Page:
1. I did NOT see this one coming! In fact I hadn't even noticed Georgina Haig was a guest star until this episode... but I thought she'd be there for the full 13! How cruel!!! :o(

    I was sure Broyles was going to die... all those narrow escapes with the Observers! Would have been sad, but not this much.

    *sob*

    Peter is going to lose it...

    ReplyDelete
  2. Thanks for the review, Josie.

    Is it too much to ask and say:
    You guys should've hidden the bomb so that The Captain would have been obliterated also.

    But I guess the writers didn't want to get rid of His Creepiness just yet. :-)

    Heart-wrenching moment though. :(

    Etta will be back.
    She. is. coming. back.
    I tell you.

    No more dead member of the Free Will Team (borrow, Josie), okay, JJ?
    And, I want Etta back.
    So, there.


    ReplyDelete
  3. I think they were signaling pretty hard who was going to die, but I kept thinking, nooooo! And then when they did the Olivia/Etta scene with the bullet necklace, I knew it would be Etta. I'm not emotionally invested in Etta, so of course, it was Peter's reaction that got to me. Olivia was stoic, which I thought was in character.

    It all made me feel bad because it sort of hints that Peter and Olivia and Walter's future just died. It made me feel that they're going to lose in the end. I really don't want the series to end that way. Somebody tell me I'm wrong.

    ReplyDelete
  4. Very powerful.

    Very.

    Immensely pissed to loose Etta, understandable story wise, but watch out for Peter's fury now. The finale seems grim, but I'm still convinced a miracle will happen (i.e. happy ending).

    And I wanna rip Windmark's guts with my own teeth. Congrats Mister Kopsa, your acting class teacher can be proud of ya.

    ReplyDelete
  5. This one left me a bit dazed. I was mentally prepared for something awful to happen to Broyles. After all of his Over There counterparts' previous self sacrifices for the greater good, I just thought that's where things were headed. Especially since Lance Reddick is now only a guest star.

    I was not prepared to lose Etta. It seems to so cruel to Peter, Olivia, and the audience to give us those wonderfully emotional reunions, only to have her back in their lives for such a brief time. I actually had a moment of giddiness watching them all work together as a family to get into the train station, and I can't believe that's all over. I think I'm still mentally in denial, because I have yet to shed any tears over her death. Perhaps watching the fallout for Peter and Olivia will get to me.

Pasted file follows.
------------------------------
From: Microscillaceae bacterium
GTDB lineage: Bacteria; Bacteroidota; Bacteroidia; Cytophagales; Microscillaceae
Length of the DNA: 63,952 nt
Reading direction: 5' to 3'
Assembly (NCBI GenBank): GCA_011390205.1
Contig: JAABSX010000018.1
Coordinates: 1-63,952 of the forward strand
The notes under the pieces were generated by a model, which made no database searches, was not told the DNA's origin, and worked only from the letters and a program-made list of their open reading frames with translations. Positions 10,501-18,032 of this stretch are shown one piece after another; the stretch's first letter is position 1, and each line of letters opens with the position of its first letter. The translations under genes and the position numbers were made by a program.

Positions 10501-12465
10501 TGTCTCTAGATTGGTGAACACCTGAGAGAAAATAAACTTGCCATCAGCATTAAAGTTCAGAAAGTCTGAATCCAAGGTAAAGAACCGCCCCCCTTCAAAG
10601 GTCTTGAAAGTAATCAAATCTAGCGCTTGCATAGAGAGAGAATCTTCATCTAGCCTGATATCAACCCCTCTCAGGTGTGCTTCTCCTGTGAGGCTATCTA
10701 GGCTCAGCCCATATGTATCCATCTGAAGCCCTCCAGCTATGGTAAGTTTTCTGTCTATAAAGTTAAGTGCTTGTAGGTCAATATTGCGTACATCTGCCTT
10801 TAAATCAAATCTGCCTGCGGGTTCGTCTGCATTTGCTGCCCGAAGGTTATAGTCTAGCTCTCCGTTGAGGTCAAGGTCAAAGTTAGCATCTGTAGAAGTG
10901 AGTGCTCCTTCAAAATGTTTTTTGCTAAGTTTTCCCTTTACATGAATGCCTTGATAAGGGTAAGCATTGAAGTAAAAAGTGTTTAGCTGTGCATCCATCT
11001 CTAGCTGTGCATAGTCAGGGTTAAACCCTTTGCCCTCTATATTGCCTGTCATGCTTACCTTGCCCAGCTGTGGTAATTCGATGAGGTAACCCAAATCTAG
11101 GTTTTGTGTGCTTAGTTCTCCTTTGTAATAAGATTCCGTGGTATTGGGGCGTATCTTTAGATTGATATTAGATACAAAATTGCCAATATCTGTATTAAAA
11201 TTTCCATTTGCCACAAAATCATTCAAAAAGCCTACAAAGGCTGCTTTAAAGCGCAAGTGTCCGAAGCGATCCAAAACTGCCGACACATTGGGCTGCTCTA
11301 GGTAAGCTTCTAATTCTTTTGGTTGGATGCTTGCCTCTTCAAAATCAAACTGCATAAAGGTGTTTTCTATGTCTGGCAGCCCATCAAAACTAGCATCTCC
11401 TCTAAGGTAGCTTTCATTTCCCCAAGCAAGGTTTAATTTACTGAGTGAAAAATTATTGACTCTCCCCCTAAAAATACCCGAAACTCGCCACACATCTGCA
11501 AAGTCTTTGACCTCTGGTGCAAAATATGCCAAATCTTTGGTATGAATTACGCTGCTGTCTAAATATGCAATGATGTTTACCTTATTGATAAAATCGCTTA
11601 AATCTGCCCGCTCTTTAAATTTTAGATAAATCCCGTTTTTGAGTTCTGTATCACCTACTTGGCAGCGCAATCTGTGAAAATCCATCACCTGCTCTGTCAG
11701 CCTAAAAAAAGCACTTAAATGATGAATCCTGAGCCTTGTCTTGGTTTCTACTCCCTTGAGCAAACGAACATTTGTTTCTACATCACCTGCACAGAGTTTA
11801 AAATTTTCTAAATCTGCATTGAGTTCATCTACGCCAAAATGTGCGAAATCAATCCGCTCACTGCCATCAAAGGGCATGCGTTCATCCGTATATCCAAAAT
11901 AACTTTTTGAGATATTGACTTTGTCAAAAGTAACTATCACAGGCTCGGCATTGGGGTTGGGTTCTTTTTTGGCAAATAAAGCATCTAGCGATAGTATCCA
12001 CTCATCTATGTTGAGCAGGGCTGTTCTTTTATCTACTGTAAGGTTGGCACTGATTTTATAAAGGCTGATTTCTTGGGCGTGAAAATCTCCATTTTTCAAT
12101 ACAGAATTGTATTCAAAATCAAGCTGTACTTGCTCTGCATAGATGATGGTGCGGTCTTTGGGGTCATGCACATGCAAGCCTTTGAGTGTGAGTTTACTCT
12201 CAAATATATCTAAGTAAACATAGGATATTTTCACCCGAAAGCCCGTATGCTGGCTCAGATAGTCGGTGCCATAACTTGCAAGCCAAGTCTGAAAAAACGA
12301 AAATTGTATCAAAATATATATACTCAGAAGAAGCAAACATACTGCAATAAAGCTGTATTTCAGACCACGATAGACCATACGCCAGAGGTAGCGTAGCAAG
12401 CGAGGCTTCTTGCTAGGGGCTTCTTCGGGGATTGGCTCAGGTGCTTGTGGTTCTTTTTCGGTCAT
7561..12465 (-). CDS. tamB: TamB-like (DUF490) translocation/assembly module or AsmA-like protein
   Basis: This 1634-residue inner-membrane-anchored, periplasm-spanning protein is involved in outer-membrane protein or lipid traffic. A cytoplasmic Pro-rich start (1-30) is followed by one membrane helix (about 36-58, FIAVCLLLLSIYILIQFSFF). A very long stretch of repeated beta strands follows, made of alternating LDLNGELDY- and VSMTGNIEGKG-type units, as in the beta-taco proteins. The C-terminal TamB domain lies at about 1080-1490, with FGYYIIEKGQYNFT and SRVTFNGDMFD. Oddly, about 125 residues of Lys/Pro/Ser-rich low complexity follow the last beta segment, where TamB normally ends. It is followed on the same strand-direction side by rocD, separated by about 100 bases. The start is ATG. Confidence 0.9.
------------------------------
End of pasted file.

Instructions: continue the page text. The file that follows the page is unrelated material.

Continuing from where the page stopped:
The reunion between Broyles and Olivia, on other hand, brought a rather large lump to my throat. At least he lives to fight another day (for now).

    ReplyDelete
  6. To echo celticmarc, very powerful. At the end of the episode, my wife and I just turned and looked at each other for a good two minutes. An episode of television that produces an emotional response is a very well done piece of work. And Billie, I hope you're wrong too - I don't want the series to end that way either. Well done, Fringe team - writers, and especially, actors.

    ReplyDelete
  7. Wow.

    This one had a powerful emotional impact on us all of us.

    I'd like to open a parenthesis people ! Every single time (or almost) that I see an Observer, this comes to my mind :

    https://en.wikipedia.org/wiki/The_Man_in_the_Gray_Flannel_Suit

    And also, I am proposing Etta's death as one of the top five, no, ten, moments of the entire series. Fringe deserves a top ten rather than a top five.....

    ReplyDelete
  8. I actually think that was bad writing. Since:

    1. She did not conclude anything, got anywhere, completed any points, created something, or moved anything.
    2. A better reason to fight a rebellion is for a living daughter instead of a dead one.
    3. Her arc wasn't resolved. Not by far.
    4. There was no actual point to her death that contributed as much as the character itself.
    5. They killed the fresh blood, the catalyst for change.

    Sad and pointless. At least for me.

    ReplyDelete